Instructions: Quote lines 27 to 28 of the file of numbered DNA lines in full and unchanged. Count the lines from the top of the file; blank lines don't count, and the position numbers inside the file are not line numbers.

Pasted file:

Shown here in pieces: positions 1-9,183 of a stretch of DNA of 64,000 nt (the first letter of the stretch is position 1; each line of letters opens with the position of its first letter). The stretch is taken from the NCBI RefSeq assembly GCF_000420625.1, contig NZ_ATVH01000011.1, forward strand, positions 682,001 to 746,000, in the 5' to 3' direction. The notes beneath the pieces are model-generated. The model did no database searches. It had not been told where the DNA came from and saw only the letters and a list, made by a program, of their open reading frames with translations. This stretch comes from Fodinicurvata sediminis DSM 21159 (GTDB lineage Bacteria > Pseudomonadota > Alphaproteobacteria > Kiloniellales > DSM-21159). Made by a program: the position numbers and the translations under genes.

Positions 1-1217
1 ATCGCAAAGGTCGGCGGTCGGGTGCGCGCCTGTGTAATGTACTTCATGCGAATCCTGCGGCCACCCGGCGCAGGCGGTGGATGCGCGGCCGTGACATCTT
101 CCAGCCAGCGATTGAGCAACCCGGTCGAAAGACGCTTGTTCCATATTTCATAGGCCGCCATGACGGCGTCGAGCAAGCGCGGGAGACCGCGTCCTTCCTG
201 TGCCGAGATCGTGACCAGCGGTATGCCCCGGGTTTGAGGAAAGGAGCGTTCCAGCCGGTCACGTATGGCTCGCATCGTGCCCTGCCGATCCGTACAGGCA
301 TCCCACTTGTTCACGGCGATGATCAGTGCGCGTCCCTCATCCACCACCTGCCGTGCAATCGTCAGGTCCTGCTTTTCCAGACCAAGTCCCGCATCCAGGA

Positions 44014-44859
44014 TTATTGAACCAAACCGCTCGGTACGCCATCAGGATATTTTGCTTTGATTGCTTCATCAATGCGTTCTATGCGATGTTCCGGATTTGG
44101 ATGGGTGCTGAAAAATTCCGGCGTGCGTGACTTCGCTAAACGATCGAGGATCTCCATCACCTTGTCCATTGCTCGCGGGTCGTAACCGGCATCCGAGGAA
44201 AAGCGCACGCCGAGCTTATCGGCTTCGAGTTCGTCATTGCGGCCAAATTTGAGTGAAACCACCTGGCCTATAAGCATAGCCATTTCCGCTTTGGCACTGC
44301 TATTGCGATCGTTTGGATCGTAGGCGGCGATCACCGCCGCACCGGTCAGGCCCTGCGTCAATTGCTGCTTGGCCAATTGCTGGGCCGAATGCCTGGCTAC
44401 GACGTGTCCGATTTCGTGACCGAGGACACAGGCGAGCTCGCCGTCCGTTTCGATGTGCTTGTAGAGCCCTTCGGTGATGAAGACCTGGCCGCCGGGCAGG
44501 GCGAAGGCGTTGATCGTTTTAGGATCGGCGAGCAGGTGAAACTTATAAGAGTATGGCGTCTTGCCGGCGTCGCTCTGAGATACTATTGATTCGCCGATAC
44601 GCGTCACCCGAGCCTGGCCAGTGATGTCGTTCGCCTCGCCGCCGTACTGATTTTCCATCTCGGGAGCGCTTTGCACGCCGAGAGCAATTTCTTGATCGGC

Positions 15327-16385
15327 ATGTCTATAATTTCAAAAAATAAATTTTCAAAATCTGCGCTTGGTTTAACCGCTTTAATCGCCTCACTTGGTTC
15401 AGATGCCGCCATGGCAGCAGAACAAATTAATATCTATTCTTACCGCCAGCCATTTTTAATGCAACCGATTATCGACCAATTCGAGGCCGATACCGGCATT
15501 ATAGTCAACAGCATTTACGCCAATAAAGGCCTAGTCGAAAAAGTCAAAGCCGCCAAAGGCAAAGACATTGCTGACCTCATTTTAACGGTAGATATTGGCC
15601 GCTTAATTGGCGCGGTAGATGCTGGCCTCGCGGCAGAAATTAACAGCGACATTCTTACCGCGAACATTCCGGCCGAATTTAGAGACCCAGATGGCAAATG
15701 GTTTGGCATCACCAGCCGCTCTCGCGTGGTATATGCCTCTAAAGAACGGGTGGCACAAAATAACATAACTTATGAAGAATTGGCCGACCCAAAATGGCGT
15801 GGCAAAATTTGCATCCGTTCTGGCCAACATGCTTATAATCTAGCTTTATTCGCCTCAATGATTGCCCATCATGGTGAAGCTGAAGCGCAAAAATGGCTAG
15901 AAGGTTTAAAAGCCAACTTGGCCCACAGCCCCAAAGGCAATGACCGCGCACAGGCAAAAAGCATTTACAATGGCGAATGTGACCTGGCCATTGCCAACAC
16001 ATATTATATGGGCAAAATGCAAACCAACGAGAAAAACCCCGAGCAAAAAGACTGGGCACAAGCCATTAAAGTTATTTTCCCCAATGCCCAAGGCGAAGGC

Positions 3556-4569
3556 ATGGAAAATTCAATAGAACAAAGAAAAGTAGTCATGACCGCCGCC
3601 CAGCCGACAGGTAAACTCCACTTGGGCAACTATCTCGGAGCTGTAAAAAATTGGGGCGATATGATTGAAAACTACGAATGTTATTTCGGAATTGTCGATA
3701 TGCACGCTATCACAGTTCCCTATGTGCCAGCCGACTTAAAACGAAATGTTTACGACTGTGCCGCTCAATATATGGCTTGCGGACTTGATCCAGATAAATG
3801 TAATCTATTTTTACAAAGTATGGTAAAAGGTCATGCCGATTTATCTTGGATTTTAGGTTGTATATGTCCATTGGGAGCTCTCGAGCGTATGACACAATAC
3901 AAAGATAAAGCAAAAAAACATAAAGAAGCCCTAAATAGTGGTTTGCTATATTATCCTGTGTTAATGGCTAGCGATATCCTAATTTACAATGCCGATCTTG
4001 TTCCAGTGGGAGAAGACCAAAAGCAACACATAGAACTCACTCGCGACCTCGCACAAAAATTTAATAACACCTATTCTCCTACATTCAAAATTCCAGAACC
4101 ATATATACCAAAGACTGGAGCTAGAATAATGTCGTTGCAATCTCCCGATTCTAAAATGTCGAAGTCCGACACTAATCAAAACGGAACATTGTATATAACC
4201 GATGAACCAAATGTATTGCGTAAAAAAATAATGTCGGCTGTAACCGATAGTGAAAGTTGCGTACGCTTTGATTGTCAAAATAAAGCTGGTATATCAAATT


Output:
3701 TGCACGCTATCACAGTTCCCTATGTGCCAGCCGACTTAAAACGAAATGTTTACGACTGTGCCGCTCAATATATGGCTTGCGGACTTGATCCAGATAAATG
3801 TAATCTATTTTTACAAAGTATGGTAAAAGGTCATGCCGATTTATCTTGGATTTTAGGTTGTATATGTCCATTGGGAGCTCTCGAGCGTATGACACAATAC